James Nookemus and his grandson Jayson operate one of the Huu-ay-aht’s three commercially licenced fishing boats. In the 1980s the nation had 40. (Eric Plummer photo)
At the age of 15, Jayson Nookemus is a fast learner while on the water. For years the teenager has accompanied his grandfather, James Nookemus, learning the details of operating a fishing boat while not in school.
“He learned how to work the gear, clean fish, ice fish, he learned about the electronics in the wheelhouse,” said James, who uses his boat to catch chinook salmon commercially, as well as harvesting fish for the Huu-ay-aht’s food, social and ceremonial purposes when the opportunity arises.
“I just like being on boat with him,” said Jayson of his time with his grandfather.
“My wife says, ‘If you teach him too much too soon, you’ll go down to your boat and your boat is going to be gone one day’,” chuckled James, who from a young age learned to fish from his father, William Clifford Nookemus.
James purchased his boat in 2014 with hopes to create economic opportunity for his family and tribe.
“I was seeing my father missing fishing, seeing him every day at the dock being bored,” said the lifelong fisherman.
But despite Jayson’s eagerness to learn how to operate his grandfather’s fishing boat, it’s unclear how much opportunity his generation will have working on their territorial waters. As an Area G commercial troller, James has seen his quota cut since he bought the boat, with a shrinking period when he can harvest. This year has been particularly tough, with just six and a half fishing days that were permitted in early August. In 2018 Area G trollers saw less than two weeks in openings, and James had to venture to the north side of Nootka Island off Vancouver Island’s west coast.
“This year and last year it never opened for us in the spring in Barkley Sound, we had to go up to Esperanza,” he said.
It’s a drastic change from the profession James grew up in. He recalls a time when the season opened April 15, lasting until the end of September. The Nookemuses fished seven to 24 miles offshore, travelling as far north as Estevan Point at Hesquiaht, or 35 miles south of their home on the southern edge of Barkley Sound.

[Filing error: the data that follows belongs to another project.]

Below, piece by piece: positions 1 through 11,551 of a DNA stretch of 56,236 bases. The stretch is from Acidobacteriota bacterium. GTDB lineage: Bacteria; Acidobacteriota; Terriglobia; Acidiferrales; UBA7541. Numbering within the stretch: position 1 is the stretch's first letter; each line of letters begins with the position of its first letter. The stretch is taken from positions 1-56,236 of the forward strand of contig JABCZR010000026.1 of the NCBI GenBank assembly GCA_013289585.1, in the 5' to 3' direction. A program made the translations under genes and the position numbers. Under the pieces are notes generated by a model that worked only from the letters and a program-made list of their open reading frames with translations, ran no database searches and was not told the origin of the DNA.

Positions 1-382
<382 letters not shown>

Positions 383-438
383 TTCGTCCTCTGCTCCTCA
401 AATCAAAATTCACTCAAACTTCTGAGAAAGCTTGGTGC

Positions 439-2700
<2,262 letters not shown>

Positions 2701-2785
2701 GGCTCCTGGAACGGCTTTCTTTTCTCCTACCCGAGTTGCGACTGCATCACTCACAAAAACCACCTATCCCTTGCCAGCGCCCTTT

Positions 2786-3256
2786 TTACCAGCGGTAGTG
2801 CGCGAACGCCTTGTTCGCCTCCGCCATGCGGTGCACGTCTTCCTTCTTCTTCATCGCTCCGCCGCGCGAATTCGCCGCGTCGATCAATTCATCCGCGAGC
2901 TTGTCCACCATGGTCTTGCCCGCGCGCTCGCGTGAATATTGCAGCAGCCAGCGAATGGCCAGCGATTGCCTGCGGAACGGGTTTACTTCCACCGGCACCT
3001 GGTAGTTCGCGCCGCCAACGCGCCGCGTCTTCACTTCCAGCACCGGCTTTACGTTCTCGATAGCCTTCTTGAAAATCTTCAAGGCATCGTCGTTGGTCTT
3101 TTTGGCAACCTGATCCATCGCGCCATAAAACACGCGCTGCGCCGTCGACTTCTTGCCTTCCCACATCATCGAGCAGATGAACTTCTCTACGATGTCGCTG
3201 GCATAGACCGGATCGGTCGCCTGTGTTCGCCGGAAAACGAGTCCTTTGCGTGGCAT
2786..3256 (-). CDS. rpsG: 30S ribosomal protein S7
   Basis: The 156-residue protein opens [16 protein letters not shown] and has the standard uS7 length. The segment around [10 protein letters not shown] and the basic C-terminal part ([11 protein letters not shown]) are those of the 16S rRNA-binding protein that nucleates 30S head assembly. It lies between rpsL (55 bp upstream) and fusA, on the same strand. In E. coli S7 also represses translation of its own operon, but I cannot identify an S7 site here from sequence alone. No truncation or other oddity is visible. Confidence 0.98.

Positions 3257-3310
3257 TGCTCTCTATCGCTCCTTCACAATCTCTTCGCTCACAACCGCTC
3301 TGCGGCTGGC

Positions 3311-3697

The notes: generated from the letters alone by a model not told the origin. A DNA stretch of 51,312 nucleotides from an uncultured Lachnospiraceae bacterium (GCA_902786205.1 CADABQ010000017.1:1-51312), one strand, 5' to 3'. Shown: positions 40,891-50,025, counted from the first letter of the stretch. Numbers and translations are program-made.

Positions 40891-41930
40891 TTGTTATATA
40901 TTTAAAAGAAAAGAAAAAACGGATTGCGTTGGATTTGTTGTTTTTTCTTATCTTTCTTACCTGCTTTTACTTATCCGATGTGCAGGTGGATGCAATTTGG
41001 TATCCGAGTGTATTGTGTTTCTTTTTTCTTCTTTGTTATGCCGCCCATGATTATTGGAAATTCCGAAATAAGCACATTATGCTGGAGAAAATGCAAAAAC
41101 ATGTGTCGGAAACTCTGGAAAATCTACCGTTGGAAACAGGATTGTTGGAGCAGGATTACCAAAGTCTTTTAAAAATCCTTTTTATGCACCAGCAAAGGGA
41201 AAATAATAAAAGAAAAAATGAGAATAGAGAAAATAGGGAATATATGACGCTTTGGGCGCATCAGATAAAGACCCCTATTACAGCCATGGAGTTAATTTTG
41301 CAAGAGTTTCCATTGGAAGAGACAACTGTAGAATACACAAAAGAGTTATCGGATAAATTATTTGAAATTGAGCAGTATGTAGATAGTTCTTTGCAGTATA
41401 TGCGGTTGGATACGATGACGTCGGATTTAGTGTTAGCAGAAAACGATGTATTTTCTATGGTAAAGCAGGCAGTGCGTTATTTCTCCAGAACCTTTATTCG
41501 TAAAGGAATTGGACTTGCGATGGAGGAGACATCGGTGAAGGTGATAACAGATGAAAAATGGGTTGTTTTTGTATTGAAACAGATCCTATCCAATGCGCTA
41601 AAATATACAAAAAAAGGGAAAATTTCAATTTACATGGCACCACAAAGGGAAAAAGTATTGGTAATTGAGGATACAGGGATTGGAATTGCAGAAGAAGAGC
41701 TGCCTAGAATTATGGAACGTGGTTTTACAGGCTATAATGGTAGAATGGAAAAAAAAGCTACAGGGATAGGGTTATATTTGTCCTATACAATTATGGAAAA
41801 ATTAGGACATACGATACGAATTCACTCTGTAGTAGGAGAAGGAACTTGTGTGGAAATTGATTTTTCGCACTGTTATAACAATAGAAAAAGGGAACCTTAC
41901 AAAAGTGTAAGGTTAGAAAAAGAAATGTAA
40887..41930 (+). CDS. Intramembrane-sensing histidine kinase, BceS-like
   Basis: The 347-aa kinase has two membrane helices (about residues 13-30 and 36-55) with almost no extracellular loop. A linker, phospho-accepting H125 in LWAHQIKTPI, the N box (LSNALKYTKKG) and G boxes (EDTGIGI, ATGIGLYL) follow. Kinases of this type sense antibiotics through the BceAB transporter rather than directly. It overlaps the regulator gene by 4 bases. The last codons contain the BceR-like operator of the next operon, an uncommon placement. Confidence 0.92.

Ed Johnson Sr. also grew up fishing in the area, but like many First Nations fishermen, he sold his commercial licence in the early 1990s when it was no longer a viable cost. He recalls a time his First Nation was even able to fish inside the surf line in February and March.
“I’ve seen it where we were allowed to fish just about every day,” recalled Johnson. “Before you used to be able to gillnet and troll with one licence.”
While regulations have tightened where and when commercial boats can fish, the number of licences has drastically shrunk since the 1980s. Fisheries and Oceans Canada’s list of licenced commercial vessels in the Pacific has declined from 6,690 in 1985 to 2,372 in 2017, with an estimated 5,000 fishers currently working on the water annually.
Amidst this decline came a recommendation from the Senate Standing Committee on Fisheries and Oceans in 1998 that DFO “more equitably distribute the resource to allow small-scale fishers a better opportunity of participating in the fisheries.”
The drop has been even more severe for the Huu-ay-aht First Nations, with their commercial vessels falling from 40 in the 1980s to the current count of three. Ed Johnson Sr., who sits on the Maa-nulth fisheries committee, believes his nation is feeling the effects of generations of resource mismanagement on the part of Fisheries and Oceans Canada.
“How many times did they fish out the herring? I think they’ve done it three times in my lifetime,” he said. “I really hope they don’t open it up because that’s a big food source for the salmon.”